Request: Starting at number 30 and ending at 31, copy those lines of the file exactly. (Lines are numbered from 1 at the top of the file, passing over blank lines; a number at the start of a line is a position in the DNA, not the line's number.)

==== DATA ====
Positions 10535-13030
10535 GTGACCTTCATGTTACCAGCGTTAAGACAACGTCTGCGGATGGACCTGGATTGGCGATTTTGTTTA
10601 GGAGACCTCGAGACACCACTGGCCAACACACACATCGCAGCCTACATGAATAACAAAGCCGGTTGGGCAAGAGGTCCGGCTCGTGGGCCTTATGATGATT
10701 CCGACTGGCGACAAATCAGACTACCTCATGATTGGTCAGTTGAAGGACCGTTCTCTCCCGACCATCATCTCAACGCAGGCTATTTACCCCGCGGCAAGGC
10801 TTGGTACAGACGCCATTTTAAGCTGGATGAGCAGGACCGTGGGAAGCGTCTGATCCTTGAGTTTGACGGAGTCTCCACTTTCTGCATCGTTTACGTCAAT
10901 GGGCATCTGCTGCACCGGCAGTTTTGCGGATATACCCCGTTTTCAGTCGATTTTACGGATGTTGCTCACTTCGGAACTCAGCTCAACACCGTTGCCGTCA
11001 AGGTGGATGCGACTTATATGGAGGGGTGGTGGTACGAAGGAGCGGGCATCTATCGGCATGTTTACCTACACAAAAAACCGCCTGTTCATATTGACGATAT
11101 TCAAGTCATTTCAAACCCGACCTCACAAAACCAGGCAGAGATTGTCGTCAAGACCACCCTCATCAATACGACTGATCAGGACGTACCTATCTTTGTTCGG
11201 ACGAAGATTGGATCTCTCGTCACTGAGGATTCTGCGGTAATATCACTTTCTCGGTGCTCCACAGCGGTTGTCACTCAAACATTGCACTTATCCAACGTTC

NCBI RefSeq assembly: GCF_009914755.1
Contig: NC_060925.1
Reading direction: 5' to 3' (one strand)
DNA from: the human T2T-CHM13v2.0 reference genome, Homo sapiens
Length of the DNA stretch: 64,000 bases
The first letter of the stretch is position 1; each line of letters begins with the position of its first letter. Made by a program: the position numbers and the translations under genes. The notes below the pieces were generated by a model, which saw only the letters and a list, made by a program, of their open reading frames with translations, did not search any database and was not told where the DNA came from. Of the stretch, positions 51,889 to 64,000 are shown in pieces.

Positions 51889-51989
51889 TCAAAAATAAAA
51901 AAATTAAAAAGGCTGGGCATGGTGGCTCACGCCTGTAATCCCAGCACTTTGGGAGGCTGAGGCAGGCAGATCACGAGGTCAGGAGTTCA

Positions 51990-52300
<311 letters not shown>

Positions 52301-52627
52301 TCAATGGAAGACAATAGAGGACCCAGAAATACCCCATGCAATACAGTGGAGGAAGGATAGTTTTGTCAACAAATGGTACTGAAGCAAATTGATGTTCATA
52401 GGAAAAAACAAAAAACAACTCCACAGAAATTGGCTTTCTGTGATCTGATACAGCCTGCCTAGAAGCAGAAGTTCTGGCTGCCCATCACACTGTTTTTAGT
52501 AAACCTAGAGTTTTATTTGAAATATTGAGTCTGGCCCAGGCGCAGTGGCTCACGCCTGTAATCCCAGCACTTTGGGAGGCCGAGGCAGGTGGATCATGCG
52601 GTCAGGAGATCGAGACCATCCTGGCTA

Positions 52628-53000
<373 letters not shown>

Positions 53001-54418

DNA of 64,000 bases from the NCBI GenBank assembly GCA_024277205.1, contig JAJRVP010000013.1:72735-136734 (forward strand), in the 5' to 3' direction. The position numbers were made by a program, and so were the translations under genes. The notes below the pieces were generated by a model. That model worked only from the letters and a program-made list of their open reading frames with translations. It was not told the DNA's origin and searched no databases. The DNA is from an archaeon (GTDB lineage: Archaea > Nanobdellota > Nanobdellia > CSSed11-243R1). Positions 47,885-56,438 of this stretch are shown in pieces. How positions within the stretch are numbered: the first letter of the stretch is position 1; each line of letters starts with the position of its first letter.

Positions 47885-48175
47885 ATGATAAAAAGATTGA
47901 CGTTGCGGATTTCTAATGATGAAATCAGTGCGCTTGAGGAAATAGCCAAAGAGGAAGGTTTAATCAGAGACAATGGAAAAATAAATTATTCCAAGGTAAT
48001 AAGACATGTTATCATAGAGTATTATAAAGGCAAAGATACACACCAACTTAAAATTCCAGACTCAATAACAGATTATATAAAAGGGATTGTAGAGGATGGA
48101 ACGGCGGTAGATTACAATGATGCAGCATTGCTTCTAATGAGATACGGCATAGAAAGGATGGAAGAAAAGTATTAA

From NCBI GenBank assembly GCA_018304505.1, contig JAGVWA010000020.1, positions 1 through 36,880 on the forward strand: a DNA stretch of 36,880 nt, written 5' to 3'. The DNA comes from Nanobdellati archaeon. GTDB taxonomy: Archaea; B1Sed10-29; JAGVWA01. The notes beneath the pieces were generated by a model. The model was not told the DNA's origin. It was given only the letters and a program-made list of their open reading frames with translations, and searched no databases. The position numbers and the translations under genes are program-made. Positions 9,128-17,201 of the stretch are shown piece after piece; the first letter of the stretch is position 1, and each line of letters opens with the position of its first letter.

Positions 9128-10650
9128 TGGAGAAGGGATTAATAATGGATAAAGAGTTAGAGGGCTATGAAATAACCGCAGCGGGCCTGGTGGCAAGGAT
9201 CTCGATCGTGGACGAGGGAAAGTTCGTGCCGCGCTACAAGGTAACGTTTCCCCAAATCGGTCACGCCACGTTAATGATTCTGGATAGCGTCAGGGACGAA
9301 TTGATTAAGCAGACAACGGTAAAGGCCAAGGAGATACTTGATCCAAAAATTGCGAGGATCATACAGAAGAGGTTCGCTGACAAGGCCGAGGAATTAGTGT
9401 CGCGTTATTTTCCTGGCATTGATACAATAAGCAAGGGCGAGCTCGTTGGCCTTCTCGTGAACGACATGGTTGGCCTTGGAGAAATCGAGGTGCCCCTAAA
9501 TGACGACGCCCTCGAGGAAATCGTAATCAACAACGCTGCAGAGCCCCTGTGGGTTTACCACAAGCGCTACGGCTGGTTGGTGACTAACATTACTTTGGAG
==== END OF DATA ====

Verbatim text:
Positions 47885-48175
47885 ATGATAAAAAGATTGA